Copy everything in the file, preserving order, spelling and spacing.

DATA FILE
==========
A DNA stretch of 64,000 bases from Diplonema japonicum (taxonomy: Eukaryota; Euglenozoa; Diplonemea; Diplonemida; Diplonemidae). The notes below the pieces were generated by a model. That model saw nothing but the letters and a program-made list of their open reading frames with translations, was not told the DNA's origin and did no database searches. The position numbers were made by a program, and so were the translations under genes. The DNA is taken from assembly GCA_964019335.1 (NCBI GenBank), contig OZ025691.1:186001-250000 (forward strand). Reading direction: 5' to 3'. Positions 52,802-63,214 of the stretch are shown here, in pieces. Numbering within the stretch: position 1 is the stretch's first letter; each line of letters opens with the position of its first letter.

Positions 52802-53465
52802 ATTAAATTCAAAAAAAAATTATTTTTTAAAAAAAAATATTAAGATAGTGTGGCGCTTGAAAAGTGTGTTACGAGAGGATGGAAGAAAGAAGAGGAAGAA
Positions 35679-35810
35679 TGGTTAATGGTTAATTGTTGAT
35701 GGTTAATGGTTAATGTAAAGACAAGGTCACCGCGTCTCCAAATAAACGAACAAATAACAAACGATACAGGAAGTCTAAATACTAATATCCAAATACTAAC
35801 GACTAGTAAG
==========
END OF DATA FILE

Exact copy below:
A DNA stretch of 64,000 bases from Diplonema japonicum (taxonomy: Eukaryota; Euglenozoa; Diplonemea; Diplonemida; Diplonemidae). The notes below the pieces were generated by a model. That model saw nothing but the letters and a program-made list of their open reading frames with translations, was not told the DNA's origin and did no database searches. The position numbers were made by a program, and so were the translations under genes. The DNA is taken from assembly GCA_964019335.1 (NCBI GenBank), contig OZ025691.1:186001-250000 (forward strand). Reading direction: 5' to 3'. Positions 52,802-63,214 of the stretch are shown here, in pieces. Numbering within the stretch: position 1 is the stretch's first letter; each line of letters opens with the position of its first letter.

Positions 52802-53465
52802 ATTAAATTCAAAAAAAAATTATTTTTTAAAAAAAAATATTAAGATAGTGTGGCGCTTGAAAAGTGTGTTACGAGAGGATGGAAGAAAGAAGAGGAAGAA
Positions 35679-35810
35679 TGGTTAATGGTTAATTGTTGAT
35701 GGTTAATGGTTAATGTAAAGACAAGGTCACCGCGTCTCCAAATAAACGAACAAATAACAAACGATACAGGAAGTCTAAATACTAATATCCAAATACTAAC
35801 GACTAGTAAG